I suppose I’m a criminal now. After years of cautious adherence to this country’s judicial system, I have stepped outside the law and committed a theft. A few weeks ago, at work, I visited the stationery cupboard and left with a dozen pads of post-it notes. I’d only needed one, but they came as a pack and I didn’t have the time to separate them. As I walked away, the pads stowed confidently under my arm, no one seemed to care, or even notice. It was the perfect crime.
My office-supply misdemeanour sprung from the desire to structure my life through to-do lists. As I’ve lost every notebook I’ve ever owned, a pad of disposable paper was ideal, but left me with the issue of eleven superfluous pads. Traditionally, post-its aren’t used for much beyond memos and passive-aggressive messages left in fridges, which meant I had to get creative to dispose of my purloined stationery loot.
I’ve started leaving a pad in my food cupboard, updating it through the week. Then, I’ll wander my local supermarket with the top post-it stuck to my basket for easy reference. I was insufferably pleased with myself for developing this technique until I asked around and discovered it was common practice. Crestfallen, I felt like Captain Scott, reaching the South Pole to find that Roald Amundsen had beaten him to it, a Norwegian flag where he’d expected virgin snow.
Using post-it notes to clean computer keyboards is an old trick now categorised as a ‘life hack’ by websites obsessed with that sort of thing. The idea is to swish the sticky strip under the keys to collect lurking crumbs and lint. When I tried this, it became clear that whoever came up with the concept had never met my keyboard, which stores several bagels’ worth of crumbs. After minutes of fruitless cleaning, I abandoned the post-its and jimmied up each key individually, using cotton buds as tiny, inefficient mops. Somewhere on the internet this is probably called a life hack too, but it could be more accurately described as a bit of a pain.
I’ve always been suspicious of people who use proper bookmarks. This is because I mostly read either in long, slothful stretches, or in fevered gasps at bus stops and whilst friends use pub toilets—situations that don’t call for cumbersome reading aids. Quite unreasonably, I believe that the marking of one’s place in a book should be the province of old train tickets, receipts, and other flotsam recovered from coat pockets. The post-it note improves upon such detritus: intrinsically impermanent, its low-tack adhesive makes it as unlikely to fall from your book as it is to last longer than a week.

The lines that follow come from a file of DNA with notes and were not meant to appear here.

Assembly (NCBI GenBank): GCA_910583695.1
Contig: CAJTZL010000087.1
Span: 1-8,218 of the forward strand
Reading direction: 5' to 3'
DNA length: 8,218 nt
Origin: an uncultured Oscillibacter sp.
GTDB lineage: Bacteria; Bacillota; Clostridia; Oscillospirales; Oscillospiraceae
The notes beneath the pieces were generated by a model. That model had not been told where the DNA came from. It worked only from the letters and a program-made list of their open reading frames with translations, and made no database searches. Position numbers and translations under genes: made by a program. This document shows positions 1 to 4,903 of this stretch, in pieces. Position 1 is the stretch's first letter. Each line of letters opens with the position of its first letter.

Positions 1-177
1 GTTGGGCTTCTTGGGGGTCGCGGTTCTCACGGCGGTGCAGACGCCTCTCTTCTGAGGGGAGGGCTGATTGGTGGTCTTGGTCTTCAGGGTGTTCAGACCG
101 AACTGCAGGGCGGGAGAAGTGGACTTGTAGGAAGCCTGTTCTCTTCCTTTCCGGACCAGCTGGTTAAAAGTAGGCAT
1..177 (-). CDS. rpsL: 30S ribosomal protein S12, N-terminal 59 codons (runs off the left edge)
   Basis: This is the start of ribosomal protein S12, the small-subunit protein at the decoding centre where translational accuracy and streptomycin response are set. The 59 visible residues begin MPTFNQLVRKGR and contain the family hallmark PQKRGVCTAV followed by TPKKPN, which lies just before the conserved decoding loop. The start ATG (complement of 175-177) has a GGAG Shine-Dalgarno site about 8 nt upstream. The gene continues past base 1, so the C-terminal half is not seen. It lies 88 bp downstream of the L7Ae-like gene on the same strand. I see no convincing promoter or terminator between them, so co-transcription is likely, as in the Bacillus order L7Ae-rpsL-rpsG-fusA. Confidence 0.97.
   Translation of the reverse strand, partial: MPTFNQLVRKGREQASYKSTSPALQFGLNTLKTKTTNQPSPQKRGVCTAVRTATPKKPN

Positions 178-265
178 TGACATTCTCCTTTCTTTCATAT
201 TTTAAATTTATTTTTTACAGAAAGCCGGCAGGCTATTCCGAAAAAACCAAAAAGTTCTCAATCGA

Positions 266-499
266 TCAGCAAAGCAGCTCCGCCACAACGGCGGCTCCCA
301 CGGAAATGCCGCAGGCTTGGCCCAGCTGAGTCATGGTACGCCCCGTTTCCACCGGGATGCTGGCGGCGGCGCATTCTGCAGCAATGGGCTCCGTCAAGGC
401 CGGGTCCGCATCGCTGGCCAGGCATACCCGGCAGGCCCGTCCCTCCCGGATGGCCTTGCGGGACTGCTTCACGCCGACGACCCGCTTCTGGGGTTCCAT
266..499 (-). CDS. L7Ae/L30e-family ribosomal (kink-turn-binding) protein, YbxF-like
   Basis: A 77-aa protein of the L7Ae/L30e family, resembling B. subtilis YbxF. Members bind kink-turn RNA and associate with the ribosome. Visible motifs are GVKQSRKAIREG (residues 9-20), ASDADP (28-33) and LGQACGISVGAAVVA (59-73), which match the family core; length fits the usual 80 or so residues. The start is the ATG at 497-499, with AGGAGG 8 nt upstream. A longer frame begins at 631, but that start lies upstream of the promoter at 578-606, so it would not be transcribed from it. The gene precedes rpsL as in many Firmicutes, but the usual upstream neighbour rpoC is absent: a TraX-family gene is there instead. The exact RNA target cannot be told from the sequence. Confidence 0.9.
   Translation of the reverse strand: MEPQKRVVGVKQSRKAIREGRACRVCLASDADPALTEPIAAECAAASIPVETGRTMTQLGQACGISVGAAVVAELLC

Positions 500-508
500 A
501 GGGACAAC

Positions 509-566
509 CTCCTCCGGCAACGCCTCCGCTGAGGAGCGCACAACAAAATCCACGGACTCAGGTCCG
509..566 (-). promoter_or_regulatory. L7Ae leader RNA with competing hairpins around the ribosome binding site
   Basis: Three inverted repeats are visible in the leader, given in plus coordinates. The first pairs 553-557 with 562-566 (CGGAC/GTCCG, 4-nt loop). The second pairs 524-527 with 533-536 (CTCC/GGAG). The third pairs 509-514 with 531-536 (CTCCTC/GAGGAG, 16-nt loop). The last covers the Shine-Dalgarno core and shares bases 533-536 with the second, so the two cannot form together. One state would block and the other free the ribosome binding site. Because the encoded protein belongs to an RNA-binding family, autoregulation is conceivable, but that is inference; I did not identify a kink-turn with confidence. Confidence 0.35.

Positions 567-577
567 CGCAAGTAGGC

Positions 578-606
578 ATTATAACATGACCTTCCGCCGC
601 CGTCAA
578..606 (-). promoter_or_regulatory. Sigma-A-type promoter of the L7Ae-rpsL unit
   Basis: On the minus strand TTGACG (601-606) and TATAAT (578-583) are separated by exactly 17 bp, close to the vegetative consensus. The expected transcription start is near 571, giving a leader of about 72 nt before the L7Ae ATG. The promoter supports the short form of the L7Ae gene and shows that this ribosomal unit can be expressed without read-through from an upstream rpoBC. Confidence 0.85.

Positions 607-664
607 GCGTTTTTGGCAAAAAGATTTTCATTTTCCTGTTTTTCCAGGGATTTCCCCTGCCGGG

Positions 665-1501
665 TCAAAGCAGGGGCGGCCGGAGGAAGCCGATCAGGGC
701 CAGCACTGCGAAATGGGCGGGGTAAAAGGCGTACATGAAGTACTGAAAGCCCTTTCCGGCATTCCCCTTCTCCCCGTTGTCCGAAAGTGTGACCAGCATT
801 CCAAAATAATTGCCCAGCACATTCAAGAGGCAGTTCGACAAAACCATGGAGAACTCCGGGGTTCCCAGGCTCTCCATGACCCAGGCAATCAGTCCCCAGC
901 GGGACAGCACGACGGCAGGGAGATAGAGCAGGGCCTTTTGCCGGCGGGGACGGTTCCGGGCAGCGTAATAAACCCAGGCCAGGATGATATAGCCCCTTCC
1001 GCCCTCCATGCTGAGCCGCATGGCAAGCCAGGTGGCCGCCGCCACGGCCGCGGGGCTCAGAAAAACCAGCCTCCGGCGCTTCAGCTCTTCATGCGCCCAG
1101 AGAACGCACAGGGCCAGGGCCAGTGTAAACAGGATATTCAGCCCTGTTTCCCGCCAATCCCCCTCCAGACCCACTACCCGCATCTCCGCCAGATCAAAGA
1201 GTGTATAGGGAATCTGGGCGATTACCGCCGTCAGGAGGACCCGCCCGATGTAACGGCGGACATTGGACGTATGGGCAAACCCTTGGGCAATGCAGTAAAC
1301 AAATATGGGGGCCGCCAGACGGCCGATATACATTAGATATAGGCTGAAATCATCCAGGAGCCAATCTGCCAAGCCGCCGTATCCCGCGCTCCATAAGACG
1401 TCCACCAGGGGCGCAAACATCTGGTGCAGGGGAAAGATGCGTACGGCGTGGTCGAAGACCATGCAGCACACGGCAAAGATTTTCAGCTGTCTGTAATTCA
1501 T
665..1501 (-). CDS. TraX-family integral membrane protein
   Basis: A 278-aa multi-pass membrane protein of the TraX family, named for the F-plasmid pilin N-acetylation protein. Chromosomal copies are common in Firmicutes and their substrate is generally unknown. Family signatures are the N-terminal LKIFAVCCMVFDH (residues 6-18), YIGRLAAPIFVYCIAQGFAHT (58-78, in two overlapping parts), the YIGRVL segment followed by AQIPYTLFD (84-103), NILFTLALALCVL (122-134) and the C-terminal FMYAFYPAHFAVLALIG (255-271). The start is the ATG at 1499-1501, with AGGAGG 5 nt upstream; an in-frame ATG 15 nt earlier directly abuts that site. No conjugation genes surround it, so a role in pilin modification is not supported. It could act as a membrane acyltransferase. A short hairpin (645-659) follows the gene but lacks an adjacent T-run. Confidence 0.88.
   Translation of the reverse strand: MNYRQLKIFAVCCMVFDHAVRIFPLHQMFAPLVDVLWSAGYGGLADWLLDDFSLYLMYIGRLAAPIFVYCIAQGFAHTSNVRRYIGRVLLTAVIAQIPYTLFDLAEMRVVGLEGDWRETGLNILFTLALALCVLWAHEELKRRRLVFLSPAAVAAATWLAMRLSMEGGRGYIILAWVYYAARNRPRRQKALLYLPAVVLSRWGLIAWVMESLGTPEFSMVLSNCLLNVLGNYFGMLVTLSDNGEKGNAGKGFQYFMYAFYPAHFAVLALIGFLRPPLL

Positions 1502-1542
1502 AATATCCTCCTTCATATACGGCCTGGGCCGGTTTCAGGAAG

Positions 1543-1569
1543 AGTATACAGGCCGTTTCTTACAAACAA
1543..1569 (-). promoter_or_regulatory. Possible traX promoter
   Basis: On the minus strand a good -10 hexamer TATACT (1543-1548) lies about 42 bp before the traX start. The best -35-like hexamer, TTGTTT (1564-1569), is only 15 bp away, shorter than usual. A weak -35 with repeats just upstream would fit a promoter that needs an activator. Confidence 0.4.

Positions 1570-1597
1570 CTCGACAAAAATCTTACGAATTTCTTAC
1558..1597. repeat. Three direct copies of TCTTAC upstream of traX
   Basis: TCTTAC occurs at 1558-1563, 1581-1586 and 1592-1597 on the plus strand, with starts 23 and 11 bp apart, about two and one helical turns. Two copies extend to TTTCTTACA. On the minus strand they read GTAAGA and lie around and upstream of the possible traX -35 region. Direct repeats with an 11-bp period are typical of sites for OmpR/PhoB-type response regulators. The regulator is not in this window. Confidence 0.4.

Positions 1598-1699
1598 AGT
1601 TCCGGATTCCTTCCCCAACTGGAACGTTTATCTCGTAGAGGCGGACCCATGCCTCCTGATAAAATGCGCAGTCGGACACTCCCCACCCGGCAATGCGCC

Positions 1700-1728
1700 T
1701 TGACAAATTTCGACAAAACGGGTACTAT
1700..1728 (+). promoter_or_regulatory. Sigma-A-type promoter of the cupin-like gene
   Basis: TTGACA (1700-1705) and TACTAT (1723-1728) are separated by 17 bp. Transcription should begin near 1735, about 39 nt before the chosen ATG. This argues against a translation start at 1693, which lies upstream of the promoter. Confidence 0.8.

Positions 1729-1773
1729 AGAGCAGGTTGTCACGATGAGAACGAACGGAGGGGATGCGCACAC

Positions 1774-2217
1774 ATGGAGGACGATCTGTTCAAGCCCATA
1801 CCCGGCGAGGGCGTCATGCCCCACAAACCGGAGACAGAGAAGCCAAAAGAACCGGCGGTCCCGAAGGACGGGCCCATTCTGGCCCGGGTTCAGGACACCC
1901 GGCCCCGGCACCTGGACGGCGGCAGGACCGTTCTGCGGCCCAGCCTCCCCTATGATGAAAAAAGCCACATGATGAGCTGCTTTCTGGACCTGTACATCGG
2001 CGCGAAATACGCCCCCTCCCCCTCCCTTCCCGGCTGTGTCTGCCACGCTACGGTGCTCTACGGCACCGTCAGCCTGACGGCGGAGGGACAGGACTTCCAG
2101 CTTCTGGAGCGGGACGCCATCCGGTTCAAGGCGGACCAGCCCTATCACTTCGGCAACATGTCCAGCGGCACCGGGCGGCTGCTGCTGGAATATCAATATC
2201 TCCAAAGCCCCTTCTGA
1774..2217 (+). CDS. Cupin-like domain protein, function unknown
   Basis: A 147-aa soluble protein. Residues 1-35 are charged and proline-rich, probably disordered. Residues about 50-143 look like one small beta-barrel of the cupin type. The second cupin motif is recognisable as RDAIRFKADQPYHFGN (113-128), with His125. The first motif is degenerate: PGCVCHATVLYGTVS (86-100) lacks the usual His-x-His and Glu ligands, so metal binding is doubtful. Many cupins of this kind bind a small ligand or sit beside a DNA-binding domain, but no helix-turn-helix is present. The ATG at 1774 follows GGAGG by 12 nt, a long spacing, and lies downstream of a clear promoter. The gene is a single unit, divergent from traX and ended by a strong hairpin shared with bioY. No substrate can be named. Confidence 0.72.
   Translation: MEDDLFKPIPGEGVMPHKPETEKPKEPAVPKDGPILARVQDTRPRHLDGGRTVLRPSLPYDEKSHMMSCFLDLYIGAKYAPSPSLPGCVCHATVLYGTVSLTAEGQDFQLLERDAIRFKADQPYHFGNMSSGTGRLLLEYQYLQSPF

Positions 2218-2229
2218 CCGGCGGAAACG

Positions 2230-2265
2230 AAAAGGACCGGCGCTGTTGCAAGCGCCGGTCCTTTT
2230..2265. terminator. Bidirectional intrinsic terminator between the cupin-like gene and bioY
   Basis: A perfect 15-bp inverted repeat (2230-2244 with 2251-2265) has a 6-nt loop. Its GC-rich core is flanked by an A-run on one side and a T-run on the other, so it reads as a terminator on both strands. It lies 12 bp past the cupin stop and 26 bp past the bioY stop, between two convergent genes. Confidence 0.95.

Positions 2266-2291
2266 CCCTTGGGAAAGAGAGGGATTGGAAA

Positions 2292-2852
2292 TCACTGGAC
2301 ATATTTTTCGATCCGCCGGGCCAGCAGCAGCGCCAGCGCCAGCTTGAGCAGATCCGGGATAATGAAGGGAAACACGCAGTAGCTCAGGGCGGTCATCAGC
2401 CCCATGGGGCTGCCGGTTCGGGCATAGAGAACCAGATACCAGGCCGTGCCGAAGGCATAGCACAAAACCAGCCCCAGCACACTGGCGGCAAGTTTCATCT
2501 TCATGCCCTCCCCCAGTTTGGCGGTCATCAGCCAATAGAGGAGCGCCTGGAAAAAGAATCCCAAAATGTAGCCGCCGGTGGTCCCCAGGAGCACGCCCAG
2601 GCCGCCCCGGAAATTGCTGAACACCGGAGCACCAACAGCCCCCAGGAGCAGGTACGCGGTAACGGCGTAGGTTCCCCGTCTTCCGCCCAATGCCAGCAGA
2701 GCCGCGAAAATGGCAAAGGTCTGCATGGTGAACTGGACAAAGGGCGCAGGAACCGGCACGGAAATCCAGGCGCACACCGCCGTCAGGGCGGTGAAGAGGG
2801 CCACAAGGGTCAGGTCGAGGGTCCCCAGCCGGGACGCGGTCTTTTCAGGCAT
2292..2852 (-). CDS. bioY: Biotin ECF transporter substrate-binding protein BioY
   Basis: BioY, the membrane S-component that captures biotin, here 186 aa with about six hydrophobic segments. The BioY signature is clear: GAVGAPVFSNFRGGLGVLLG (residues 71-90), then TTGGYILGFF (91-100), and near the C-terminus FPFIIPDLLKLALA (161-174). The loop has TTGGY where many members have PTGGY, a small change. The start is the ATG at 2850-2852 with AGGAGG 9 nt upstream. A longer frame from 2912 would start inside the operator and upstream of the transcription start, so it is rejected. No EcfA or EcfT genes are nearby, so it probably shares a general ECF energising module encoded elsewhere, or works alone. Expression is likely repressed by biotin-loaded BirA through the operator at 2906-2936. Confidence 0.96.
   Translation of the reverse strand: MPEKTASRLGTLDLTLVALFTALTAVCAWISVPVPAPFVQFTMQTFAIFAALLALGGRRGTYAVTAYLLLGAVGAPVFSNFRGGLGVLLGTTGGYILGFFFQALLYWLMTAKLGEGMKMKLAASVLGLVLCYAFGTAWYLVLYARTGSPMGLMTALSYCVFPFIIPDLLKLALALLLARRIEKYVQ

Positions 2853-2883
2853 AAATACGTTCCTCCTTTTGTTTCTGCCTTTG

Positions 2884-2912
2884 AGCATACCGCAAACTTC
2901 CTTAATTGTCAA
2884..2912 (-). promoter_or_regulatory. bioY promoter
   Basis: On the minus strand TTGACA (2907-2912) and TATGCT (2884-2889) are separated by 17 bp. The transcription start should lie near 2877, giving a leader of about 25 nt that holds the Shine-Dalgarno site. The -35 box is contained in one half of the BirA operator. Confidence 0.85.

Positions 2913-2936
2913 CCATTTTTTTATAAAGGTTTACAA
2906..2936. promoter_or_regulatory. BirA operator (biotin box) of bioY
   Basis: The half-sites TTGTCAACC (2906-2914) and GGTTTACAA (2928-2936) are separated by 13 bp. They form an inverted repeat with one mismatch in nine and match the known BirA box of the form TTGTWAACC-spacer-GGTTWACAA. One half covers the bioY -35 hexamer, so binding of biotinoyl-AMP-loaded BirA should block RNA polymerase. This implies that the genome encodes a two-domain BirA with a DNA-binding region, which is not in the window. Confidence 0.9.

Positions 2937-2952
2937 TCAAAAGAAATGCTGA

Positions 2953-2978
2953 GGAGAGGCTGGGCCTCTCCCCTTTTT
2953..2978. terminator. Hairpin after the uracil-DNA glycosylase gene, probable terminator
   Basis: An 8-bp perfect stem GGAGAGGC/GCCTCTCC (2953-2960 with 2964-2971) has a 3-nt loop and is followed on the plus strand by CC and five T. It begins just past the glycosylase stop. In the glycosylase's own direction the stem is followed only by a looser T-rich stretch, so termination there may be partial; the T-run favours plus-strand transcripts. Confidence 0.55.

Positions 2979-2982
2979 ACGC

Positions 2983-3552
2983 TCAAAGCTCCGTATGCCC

It began when, in a moment of uncertainty, I wrote down Pete Holmes’ quote DO THINGS AND FEEL HAPPINESS as a message to myself. Since then I’ve filled an entire pad with my favourite sentences. I’m loath to call them ‘inspirational,’ but that’s mostly what they are. Essentially I’ve created a Page-A-Day calendar but with my own scrawled handwriting instead of frolicsome cats or Dilbert. Stationed next to my computer, where I inevitably need it most, I unveil one whenever I feel low. From the encouraging (“YOU CAN MAKE ANYTHING BY WRITING”) to the sage (“SCAN NOT A FRIEND WITH A MICROSCOPIC GLASS”) to the obtusely aphoristic (“YOU CAN’T UN-RING A BELL”), they feel as personal and meaningful to me as the clichés on fridge magnets feel the opposite.
“Hey guys,” said the toaster, “I’ve become sentient!” It followed this with a smiley face, because it liked emoticons. Despite its lack of opposable thumbs, or any digits for that matter, it had somehow managed to write on a post-it note. My housemates were nonplussed by the astonishing development. A day passed and a second message appeared: “Ask me about life as a toaster!” It had thoughtfully provided a pen and some post-its for the task. My housemate Ben acquiesced: “Please get better at toasting both sides of a piece of bread. What’s your favourite colour?” The answer was orange. Their correspondence continued cheerfully until Ben went on holiday. He eventually returned, as housemates do, but the moment had passed. The toaster’s brief experiment with sentience was over.
makeshift facial hair
As the surfaces of my house became accustomed to the sticky embrace of pressure-sensitive adhesive, there was one frontier remaining: my own visage. One night, with midnight disappearing behind me, I made a beard using the final pad. Whilst it was pleasingly fulsome, something wasn’t right. Staring at my face in a mirror, I became acutely aware that there was a void in my life, one that I was attempting to fill with post-it notes. I’d already tried cycling, gardening, single malt whisky, Twitter and elaborate sandwiches, and now I had half a pad of post-its stuck to my chin. What was wrong with me? The bearded face in the mirror just stared back. Seeking comfort, I picked up another pad, peeling off the top note to reveal the one underneath. “CORDUROY IS, IN ESSENCE, A RIDGED FORM OF VELVET,” the note said, and it was right.
Published in Oh Comely Issue Nineteen.